GP catchment areas. Any doctor, any time, anywhere.

The news that patients should be allowed to register with any GP practice is apparently supported by all the political parties. It suits the modern conception of people as solipsistic consumers, increasingly motivated by convenience and satisfaction.

Lawrence Buckman interviewed on Today this morning said most of what needed to be said. The Government’s enthusiasm for adding bureaucracy to the NHS might make it possible.

What Dr Buckman didn’t say was that a great strength of GPs presently is their level of local knowledge frequently built up over many years. In the 6 partners in my practice we share 79 years of experience working in South West Hackney. We have an in-depth knowledge of the NHS and voluntary sector services, which work well and which don’t, who to call where and when, who’s worth referring to, and who ought to be avoided. We know the streets and the estates where our patients live and work. We know the relationships between generations of local families.

We know that most of our patients’ experience of life, illness and suffering are bound up in their relationships with other people and with their environment. We know how to work as part of a large and complex team of primary care, social services, voluntary sector and hospital specialists. We are local experts for our local patients. If we are to look after anyone from anywhere we can’t be that kind of expert for everyone.

6 responses to “GP catchment areas. Any doctor, any time, anywhere.

  1. I can see what you mean. In Cambridge, we have an out-of-hours GP system called Camdoc based in Chesterton Hospital which works very well, but a certain amount of time is spent reinventing the wheel as regards patient history.

    On the other hand, my boss comes from a long way away but can’t register with a GP in Cambridge, which means if she needs to see one she has to take most of the day off.

    So there’s pros and cons. This is a surprising development to come from Gordon Brown, who usually doesn’t think much of choice – see his record on plebiscites. But I should note that the idea was originally put forward by the Conservative party.

    • Its definitely a problem for people who are working away from home. The more time GPs spend monitoring and screening the well instead of caring for the sick, the harder it gets for people to justify taking time off work. In some halcyon past people went to see their doctor when they were sick and could justify missing work. These days we badger them incessantly to attend lifestyle modification therapy sessions which employers unsurprisingly are less keen to support.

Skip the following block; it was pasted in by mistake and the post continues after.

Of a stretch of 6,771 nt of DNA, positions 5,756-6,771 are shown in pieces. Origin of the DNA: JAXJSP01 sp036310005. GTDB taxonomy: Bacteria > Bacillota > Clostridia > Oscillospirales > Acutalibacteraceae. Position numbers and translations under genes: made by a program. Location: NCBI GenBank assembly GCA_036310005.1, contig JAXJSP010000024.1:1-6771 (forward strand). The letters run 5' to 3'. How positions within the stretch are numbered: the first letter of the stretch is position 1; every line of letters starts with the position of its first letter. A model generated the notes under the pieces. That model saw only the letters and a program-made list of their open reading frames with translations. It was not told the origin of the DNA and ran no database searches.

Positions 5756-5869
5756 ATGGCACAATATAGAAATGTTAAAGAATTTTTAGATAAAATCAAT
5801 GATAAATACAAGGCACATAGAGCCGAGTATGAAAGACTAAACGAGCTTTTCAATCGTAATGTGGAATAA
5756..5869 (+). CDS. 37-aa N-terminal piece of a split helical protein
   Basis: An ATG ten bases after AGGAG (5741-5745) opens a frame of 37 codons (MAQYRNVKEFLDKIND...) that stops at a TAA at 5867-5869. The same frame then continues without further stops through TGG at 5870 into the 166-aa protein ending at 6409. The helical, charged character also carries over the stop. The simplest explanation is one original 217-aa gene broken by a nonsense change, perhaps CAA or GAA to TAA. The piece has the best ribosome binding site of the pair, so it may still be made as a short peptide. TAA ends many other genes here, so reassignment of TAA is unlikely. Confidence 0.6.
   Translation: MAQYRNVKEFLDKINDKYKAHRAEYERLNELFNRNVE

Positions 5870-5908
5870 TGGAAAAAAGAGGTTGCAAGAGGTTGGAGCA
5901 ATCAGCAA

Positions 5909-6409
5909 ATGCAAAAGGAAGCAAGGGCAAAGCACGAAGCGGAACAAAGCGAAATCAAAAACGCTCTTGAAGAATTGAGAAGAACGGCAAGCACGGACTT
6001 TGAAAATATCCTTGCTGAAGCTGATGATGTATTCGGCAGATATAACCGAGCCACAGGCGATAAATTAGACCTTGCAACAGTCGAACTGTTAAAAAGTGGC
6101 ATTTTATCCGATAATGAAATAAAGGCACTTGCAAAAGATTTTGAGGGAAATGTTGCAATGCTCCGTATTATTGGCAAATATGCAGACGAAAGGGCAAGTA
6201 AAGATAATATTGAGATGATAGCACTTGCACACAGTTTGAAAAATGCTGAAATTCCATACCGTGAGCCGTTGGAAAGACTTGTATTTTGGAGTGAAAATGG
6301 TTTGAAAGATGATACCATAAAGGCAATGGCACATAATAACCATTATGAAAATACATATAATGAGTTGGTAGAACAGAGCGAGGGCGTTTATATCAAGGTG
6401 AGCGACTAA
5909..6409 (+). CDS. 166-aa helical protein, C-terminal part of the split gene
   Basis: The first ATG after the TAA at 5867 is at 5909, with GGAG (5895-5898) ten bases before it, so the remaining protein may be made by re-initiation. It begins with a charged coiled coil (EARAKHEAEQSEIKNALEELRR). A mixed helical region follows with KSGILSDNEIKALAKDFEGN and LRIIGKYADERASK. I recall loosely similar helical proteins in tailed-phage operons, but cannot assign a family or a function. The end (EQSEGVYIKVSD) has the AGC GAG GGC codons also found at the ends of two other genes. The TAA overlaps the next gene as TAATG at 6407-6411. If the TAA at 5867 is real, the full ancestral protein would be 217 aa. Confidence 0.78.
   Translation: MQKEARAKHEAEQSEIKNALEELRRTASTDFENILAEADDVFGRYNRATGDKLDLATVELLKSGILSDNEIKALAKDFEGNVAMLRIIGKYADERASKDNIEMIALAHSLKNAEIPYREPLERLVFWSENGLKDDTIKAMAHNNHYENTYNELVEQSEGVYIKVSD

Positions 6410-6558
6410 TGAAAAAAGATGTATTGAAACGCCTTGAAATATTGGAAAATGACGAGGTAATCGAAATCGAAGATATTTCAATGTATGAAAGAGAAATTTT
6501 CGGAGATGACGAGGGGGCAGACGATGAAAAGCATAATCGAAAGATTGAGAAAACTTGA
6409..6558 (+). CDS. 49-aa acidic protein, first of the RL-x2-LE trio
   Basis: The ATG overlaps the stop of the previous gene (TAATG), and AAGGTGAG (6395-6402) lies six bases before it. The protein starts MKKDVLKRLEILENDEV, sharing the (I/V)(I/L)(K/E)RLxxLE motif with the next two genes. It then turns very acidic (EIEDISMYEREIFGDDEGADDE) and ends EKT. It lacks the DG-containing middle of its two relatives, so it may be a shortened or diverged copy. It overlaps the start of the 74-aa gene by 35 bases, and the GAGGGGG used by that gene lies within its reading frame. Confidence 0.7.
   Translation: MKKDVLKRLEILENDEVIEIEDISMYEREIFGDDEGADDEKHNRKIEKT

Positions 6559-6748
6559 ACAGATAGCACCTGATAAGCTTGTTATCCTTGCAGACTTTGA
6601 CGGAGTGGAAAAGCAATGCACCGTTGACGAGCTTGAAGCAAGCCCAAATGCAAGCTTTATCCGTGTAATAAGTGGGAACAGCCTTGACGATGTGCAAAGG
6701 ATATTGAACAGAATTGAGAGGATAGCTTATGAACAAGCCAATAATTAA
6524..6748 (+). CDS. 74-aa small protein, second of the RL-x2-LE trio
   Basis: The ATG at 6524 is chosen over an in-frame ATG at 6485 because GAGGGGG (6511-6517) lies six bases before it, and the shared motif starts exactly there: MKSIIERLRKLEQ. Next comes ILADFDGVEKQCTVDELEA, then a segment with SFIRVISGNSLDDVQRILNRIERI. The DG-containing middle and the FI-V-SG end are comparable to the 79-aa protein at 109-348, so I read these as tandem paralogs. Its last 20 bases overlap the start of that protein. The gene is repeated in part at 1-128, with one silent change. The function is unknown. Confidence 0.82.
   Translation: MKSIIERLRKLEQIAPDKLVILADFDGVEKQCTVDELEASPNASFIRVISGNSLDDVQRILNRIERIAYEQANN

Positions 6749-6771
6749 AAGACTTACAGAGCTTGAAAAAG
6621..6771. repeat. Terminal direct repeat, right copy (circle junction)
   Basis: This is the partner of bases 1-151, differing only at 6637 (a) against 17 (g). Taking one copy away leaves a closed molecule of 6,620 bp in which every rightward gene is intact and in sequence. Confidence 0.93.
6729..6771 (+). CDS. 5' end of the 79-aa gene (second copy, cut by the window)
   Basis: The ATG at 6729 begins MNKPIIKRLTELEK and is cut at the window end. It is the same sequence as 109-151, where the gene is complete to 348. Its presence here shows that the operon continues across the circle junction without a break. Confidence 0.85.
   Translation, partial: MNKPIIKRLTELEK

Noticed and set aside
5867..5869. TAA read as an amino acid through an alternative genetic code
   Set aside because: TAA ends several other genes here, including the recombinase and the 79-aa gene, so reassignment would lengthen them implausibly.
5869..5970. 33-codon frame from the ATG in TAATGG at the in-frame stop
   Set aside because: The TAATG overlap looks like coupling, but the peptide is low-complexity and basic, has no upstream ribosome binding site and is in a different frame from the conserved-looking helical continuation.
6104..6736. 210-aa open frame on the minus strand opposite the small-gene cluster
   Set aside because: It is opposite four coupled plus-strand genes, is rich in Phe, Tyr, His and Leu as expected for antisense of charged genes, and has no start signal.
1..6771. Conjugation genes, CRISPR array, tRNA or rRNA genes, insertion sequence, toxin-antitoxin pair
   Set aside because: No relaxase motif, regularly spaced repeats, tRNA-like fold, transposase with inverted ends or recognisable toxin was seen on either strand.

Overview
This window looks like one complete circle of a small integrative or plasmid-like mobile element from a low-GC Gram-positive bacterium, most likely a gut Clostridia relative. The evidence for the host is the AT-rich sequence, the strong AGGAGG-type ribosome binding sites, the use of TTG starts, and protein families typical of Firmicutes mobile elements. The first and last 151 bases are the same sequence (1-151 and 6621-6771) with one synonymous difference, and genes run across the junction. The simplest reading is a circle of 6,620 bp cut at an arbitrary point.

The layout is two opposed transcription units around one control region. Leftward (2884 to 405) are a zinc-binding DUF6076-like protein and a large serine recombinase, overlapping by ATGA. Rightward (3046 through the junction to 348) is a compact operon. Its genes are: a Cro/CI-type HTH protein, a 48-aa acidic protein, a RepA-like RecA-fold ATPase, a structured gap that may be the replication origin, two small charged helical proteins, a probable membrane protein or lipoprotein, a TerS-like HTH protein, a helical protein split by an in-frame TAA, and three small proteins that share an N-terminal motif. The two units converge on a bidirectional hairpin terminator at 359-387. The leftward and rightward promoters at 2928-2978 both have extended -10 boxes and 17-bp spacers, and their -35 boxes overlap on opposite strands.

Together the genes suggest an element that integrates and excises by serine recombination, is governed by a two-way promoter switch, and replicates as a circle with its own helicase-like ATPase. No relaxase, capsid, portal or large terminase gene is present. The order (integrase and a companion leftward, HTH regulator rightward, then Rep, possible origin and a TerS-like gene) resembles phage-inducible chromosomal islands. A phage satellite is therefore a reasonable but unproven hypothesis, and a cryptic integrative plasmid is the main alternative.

Our surgery has started opening from 8am to 8pm and from next month, on Saturday mornings as well which I’m sure many more will start soon. That will help and avoid too much damage to continuity.

  2. Does that mean that you’ll have to work longer hours?

  3. Andy Burnham’s new advisor is Kieran Brett. Kieran Brett was Tony Blair’s chief political adviser on home affairs. According to an article he wrote for Prospect magazine he’s keen to involve the private sector in the NHS.

  4. It’s not a situation of Saints and Sinners. GP Practices are also businesses which partly rely on numbers registered ,bringing with them all sorts of incentives and bonuses. Those who believe they can provide best in the private are not the monsters of Capitalism some make them out to be! The UK needs a mix of provision rather than the two tier system which has beefited mainly the rich so far. It will be interesting to see how nepotism and the networking described by some practitioners (see comment above who oppose the changes will fare. Is it really ethical to run services partly using nepotism and networking which inevitably benefit some and disadvantage others? Do some practitioners need to look rather more deeply into notions of giving up degrees of influence and control?

    • If you look at the other posts you’ll find plenty of carefully argued, referenced points about the risks of private health care. If you’re concerned about doctors who have a long term committment to and intimate knowledge of their patients giving up control and influence to corporations who care nothing for and understand nothing of the lives or suffering of patients then we should share an ale together some time.

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